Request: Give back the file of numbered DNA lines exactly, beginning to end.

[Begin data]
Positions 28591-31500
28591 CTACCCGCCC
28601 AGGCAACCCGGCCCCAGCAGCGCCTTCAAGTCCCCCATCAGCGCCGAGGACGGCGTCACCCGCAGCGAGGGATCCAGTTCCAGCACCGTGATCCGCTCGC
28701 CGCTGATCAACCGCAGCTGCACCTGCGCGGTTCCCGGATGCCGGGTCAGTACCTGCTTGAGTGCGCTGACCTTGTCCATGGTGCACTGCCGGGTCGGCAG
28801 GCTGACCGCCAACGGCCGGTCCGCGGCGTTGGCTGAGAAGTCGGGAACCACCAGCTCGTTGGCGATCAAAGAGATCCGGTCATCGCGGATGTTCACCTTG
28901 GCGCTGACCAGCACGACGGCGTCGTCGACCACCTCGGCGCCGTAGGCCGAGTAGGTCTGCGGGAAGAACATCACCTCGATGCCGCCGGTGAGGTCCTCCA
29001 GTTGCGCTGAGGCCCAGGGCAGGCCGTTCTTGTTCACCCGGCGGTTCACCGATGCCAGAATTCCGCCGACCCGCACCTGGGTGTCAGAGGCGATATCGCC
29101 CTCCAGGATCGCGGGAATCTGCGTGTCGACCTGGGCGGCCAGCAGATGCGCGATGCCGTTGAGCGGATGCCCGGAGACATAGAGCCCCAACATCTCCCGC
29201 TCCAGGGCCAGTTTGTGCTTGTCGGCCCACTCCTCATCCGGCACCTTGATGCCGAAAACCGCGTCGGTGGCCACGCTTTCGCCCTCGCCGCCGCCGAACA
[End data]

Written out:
Positions 28591-31500
28591 CTACCCGCCC
28601 AGGCAACCCGGCCCCAGCAGCGCCTTCAAGTCCCCCATCAGCGCCGAGGACGGCGTCACCCGCAGCGAGGGATCCAGTTCCAGCACCGTGATCCGCTCGC
28701 CGCTGATCAACCGCAGCTGCACCTGCGCGGTTCCCGGATGCCGGGTCAGTACCTGCTTGAGTGCGCTGACCTTGTCCATGGTGCACTGCCGGGTCGGCAG
28801 GCTGACCGCCAACGGCCGGTCCGCGGCGTTGGCTGAGAAGTCGGGAACCACCAGCTCGTTGGCGATCAAAGAGATCCGGTCATCGCGGATGTTCACCTTG
28901 GCGCTGACCAGCACGACGGCGTCGTCGACCACCTCGGCGCCGTAGGCCGAGTAGGTCTGCGGGAAGAACATCACCTCGATGCCGCCGGTGAGGTCCTCCA
29001 GTTGCGCTGAGGCCCAGGGCAGGCCGTTCTTGTTCACCCGGCGGTTCACCGATGCCAGAATTCCGCCGACCCGCACCTGGGTGTCAGAGGCGATATCGCC
29101 CTCCAGGATCGCGGGAATCTGCGTGTCGACCTGGGCGGCCAGCAGATGCGCGATGCCGTTGAGCGGATGCCCGGAGACATAGAGCCCCAACATCTCCCGC
29201 TCCAGGGCCAGTTTGTGCTTGTCGGCCCACTCCTCATCCGGCACCTTGATGCCGAAAACCGCGTCGGTGGCCACGCTTTCGCCCTCGCCGCCGCCGAACA